2. I am very annoyed by the article because as far as I can tell, it never explains what the MDEQ is! Besides that, I do agree that this article is quite dry and that there doesn’t seem to be a reason for me to care about it that much since the well is dry. I think the more interesting story was about court case that is continuing on despite the drill well since they are trying to change who has jurisdiction over the mining rights.

  3. I agree with John that article was dry. I found myself easily getting distracted and wanting to skip over words while reading this short article. The article did get quotes from both sides, the oil company and local groups opposed to oil drilling which was good. I thought the one quote “This is fantastic that they’re saying the well came up dry” might have been a good lede because it would get my attention to keep reading. I also like their kicker…”In this business there’s about a 10 percent success rate for wildcat wells. So failures are not really such a big surprise to us.” It makes me think the author was a little biased toward oil drilling because it leaves the reader thinking that drilling and disrupting the soil and bedrock is not worth the 10% chance of oil.

  4. So I agree with a lot of what was said about the structure of the article in the previous comments, but what was striking to me in a similar note was the accompanying image. It kind of connotes the author’s tone of the article similarly:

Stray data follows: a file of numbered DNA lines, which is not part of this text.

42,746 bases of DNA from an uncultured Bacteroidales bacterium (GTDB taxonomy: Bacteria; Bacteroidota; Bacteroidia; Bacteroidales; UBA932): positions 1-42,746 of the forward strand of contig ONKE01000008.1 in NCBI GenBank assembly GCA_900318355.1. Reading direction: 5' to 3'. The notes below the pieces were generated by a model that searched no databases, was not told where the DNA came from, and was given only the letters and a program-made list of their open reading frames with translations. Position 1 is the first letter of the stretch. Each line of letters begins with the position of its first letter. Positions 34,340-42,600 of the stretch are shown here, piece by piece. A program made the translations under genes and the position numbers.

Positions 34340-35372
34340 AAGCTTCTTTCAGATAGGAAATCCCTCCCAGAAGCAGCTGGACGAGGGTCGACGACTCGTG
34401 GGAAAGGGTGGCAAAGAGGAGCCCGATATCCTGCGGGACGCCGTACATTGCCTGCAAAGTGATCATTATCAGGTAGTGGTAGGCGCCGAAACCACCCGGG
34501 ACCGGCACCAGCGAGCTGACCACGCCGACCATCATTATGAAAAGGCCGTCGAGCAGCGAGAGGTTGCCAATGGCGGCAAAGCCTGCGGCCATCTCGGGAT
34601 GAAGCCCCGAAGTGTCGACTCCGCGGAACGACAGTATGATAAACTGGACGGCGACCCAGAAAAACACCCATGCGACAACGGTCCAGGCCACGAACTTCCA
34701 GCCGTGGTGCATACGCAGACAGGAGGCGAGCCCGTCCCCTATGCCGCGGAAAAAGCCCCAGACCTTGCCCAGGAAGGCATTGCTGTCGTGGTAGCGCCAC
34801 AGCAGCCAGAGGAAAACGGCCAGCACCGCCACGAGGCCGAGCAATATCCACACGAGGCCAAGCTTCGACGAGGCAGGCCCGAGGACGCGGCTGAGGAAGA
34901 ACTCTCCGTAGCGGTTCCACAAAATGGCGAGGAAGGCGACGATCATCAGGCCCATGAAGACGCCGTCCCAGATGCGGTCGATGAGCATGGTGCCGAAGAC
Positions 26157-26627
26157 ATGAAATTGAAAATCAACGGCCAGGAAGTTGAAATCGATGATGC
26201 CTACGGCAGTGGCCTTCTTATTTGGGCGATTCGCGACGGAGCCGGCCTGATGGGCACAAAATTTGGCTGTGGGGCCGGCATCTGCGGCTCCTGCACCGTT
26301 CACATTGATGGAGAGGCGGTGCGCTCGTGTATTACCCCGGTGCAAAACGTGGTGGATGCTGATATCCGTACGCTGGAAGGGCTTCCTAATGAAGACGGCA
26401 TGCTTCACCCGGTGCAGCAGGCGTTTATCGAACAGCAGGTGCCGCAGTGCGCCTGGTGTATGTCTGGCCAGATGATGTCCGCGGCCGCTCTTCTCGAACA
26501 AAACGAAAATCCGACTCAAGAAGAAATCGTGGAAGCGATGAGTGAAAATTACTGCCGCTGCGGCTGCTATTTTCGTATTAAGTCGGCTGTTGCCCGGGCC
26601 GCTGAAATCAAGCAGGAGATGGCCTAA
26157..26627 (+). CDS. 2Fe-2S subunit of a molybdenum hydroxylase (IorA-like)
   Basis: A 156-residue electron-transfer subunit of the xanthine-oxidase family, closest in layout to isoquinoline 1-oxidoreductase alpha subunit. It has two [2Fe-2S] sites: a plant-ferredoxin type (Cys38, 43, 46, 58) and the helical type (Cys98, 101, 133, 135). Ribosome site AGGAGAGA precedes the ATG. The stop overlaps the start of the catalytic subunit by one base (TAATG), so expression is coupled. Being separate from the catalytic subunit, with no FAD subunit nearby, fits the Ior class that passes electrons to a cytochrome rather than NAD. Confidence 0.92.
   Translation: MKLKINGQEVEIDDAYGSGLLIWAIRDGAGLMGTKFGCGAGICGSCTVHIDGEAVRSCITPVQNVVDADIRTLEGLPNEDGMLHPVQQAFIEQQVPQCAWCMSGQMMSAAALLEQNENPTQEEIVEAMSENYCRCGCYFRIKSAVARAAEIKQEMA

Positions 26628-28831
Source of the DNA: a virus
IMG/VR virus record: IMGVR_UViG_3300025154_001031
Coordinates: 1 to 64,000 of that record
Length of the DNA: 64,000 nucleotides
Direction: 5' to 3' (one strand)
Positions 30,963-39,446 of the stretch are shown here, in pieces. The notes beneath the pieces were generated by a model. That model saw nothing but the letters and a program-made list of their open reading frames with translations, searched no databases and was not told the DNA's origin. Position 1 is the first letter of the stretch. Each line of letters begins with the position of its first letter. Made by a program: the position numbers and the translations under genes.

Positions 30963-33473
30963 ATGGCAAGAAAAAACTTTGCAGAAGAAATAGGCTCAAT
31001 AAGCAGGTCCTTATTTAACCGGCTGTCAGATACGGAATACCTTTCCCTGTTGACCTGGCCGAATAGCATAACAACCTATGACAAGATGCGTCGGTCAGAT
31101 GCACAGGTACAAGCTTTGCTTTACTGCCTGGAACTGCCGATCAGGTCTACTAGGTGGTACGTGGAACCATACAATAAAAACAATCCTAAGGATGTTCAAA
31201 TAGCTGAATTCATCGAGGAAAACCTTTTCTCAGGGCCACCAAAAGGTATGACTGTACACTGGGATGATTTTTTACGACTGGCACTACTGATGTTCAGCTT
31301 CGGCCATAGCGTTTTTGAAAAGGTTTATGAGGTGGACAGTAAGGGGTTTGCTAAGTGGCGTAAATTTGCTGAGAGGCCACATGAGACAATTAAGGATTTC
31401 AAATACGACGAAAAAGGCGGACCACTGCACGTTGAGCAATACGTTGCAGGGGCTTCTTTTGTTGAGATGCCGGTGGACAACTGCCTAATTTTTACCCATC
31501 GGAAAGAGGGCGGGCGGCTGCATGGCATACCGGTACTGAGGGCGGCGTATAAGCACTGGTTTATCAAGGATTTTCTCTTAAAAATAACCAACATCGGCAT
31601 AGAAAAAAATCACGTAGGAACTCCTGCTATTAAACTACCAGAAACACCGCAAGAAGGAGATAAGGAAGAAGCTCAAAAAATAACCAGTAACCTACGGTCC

-The image is a wide shot giving a sense of place, but is a pretty straight forward shot (similar to how the article is written — without a real angle).
    -There’s so few people in this image that it makes it look like the issue isn’t a community issue, whereas the article hints that it is more of a community issue (but again, the article fails to really delve into that issue, skimming a surface).
    -Why is the woman waving? I imagine she’s waving to on passing cars, but it’s ambiguous and not in a way that makes you think. It’s rather distracting and takes away from the impact of the image.
    -The image has all of the general elements of the story — some people, the oil drill site, Scio — but there’s no emotion or immediacy to it. It’s too general of a snap shot and that’s what the article ultimately reflects.

    Some thoughts on what the photographer and writer could have done:

    -Go deeper in the story; find characters to follow. Who are the people pictured here (their names aren’t even listed)? What are their stories? How are their lives affected by this issue?
    -Wait for a moment that has more emotion rather than a casual wave that detracts away from the photograph.
    -Take a wide angle lens and get really close to these people. Distort them and potentially use them as blurred foreground to the background of the community and the oil drilling. There seems to be a lot of potential to show the juxtaposition of the oil drilling technology with the rural and relatively unscathed community of Scio in the behind the oil mine.